I am you, only different.
Human beings create temporary and arbitrary boundaries to exclude beings who aren’t like them. Human beings have justified wars, slavery, sexual violence, and military conquests through the mistaken belief that those who are “different” do not experience suffering and are not worthy of moral consideration.
These boundaries change throughout history, and we’re horrified now to recall the abuse inflicted on others once classified as outsiders: the extermination of Jewish people by the Nazis, the enslavement of African people by American plantation owners, and the slaughter of Christian people for entertainment by Roman centurions. Laws now forbid discrimination based on gender, race, religion, ability, age, and sexual orientation. Yet just a century ago, human beings who were seen as different by those with power faced torture, exploitation, and death.
Sometimes those in power claimed that juvenile or dark-skinned human beings couldn’t feel pain. Sometimes the powerful claimed that their superiority was granted by God. Our society no longer believes that any human being has the right to rape, torture, or enslave another human being for any reason. We accept that all human beings share a fundamental value and celebrate our differences.
Do unto others as you would have them do unto you.
We are taught the Golden Rule as young children, and all major religions teach principles of nonviolence and kindness. The Rev. Dr. Martin Luther King Jr. said, “Injustice anywhere is a threat to justice everywhere.” Ethical treatment—the Golden Rule—must be extended to all living beings: reptiles, mammals, fish, insects, birds, amphibians, and crustaceans.
Would we imprison our children in cages too small for them to move? Would we violate our sisters and steal their babies? Would we deliberately infect our friends with diseases and leave them untreated? Of course not—so why would we do the same to other beings? We must abandon the archaic and incorrect boundary of “human,” which we use to justify the ongoing massacre of billions of beings.
More than a century ago, Charles Darwin showed that all beings had the same common ancestor. All beings share the desire to live. We all feel pain, joy, grief, and pleasure. We all have worth.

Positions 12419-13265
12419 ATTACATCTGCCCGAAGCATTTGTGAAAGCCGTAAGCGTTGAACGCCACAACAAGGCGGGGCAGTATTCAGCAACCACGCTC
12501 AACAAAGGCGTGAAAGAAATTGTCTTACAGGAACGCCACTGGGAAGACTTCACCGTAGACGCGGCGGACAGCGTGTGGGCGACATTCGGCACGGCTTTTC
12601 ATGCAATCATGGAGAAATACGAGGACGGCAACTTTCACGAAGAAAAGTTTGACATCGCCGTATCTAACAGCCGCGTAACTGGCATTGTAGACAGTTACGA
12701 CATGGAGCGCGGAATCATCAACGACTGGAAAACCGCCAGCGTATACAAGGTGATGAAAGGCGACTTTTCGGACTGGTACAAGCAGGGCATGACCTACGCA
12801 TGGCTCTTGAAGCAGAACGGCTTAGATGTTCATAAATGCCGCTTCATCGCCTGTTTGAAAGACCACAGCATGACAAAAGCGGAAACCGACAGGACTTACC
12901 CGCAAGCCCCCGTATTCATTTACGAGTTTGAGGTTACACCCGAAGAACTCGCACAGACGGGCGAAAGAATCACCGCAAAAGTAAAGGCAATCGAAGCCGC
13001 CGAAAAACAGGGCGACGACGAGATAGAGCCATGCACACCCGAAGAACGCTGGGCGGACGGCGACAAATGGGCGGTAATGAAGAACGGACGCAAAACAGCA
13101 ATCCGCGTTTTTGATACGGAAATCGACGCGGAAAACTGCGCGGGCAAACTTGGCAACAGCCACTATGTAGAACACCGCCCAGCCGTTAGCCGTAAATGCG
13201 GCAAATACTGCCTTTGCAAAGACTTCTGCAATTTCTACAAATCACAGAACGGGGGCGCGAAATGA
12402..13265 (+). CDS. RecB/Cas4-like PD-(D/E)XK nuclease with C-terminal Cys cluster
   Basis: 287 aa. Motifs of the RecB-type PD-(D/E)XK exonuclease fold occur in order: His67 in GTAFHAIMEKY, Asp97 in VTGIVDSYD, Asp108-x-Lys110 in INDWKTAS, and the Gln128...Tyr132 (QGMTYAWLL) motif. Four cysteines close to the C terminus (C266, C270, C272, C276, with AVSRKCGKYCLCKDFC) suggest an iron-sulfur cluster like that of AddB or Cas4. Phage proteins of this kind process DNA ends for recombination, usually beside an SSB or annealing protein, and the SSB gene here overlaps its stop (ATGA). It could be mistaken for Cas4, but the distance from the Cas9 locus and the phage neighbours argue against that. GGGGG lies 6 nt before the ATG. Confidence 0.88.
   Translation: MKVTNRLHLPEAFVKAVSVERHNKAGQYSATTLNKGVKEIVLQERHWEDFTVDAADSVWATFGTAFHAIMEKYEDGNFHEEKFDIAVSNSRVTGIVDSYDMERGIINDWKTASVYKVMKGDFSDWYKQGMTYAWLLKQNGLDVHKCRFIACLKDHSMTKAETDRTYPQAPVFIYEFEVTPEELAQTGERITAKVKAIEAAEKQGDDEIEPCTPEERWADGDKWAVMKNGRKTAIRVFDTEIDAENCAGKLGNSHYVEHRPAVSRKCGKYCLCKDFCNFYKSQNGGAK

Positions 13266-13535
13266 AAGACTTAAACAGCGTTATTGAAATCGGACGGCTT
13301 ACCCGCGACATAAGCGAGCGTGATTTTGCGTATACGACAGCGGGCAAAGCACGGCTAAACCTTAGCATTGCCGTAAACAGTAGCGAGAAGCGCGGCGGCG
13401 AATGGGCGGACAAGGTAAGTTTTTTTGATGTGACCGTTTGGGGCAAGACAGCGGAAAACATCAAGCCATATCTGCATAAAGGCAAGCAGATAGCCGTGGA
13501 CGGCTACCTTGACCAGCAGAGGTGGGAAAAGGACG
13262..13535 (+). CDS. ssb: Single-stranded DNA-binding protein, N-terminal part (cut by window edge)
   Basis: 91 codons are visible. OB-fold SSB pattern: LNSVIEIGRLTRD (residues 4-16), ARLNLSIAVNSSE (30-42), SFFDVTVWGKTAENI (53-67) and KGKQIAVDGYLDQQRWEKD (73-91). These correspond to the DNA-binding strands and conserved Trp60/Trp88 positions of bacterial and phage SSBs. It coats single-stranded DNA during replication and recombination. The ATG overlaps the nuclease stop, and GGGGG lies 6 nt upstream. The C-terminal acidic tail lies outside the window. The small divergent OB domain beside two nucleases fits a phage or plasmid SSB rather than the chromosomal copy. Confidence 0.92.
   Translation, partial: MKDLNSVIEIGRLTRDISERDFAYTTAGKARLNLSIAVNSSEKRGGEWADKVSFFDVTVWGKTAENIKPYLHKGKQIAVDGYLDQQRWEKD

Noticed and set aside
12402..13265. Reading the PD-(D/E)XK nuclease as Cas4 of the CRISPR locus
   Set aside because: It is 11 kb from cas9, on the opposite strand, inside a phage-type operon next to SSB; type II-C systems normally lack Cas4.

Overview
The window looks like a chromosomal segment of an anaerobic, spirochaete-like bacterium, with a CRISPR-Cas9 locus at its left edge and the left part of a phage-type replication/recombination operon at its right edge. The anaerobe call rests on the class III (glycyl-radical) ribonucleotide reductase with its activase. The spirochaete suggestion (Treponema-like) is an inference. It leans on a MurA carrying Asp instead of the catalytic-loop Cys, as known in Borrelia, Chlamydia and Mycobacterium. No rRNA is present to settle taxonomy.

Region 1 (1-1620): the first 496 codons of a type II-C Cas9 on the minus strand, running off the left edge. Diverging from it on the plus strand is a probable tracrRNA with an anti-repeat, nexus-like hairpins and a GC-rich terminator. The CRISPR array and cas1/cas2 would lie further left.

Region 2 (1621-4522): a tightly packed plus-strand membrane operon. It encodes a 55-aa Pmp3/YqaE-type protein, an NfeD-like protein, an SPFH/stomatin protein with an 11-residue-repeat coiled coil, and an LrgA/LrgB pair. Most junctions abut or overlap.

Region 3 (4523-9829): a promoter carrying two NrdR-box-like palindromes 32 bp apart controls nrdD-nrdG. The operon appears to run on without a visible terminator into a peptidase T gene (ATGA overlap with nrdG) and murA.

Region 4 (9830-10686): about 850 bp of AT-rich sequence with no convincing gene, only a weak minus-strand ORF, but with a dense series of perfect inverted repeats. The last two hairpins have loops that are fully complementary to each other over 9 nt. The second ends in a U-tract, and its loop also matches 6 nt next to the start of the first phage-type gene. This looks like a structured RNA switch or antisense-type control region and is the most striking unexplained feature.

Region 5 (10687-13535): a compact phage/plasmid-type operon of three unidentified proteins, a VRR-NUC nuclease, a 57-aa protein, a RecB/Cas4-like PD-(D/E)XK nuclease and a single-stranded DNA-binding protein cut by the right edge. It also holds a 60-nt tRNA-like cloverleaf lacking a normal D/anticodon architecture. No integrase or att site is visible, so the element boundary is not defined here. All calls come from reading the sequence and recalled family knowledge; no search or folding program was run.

Animals are not ours to experiment on, eat, wear, use for entertainment, or abuse in any other way.
All beings desire freedom to live a natural life, according to their inherent desires and instincts. While the lives of all beings necessarily involve some amount of suffering, human beings must stop deliberately inflicting suffering on all beings for our own selfish desires. We lose nothing in replacing a cheeseburger with a veggie burger or a leather purse with a fabric one. But beings we exploit lose their lives just for our fleeting fancy.
We are taught from a young age to discriminate among beings. We are fooled into eating the flesh of some beings, ignoring the cries of hunted beings, and cuddling with furry baby beings. We grow up confused—as adults, most of us feel sick and sad when we see living beings tortured and killed, yet we purchase and consume the flesh, fur, secretions, and skin of living beings every day. We work hard to deceive ourselves and each other in order to maintain the illusion of a real boundary around “human.”
The threats of economic collapse, the defiant claims of inherent rights, and the stubborn refusal to change behavior—these tired arguments have been heard and overcome many times in the past. Every time a boundary shifts, the suffragists or the abolitionists or the emancipators are at first ridiculed and belittled for their stance of equal consideration. Eventually, the lies are exposed, and freedom is won—for women, blacks, Christians, gays, Asians, the Irish, Catholics, Jews. Let freedom now include all beings. ?
We are all animals.
Human beings have few, if any, unique capabilities—many beings can learn languages, enjoy complex social bonds, sacrifice pleasure for the good of others, use tools, imagine, and dream. Many beings remember information, play with friends, enjoy intimacy, gossip, and mourn their deceased. Some beings have enormous capabilities beyond our own—in navigation, endurance, communication, and detection of natural phenomena. We don’t yet fully understand how all beings think—or what they think—but dismissing their mental world as less developed, rational, moral, or intelligent than our own is clearly a mistake.
Regardless of their capabilities, no living being deserves to be abused. We believe that it’s wrong to torture infant and disabled human beings who don’t have the same abilities as adults. In the same way, all beings deserve liberty and respect not because they share the characteristics we admire in ourselves but because they are living beings. We share the same evolutionary origins, we inhabit the same Earth, and we are ruled by the same laws of nature. We are all the same.
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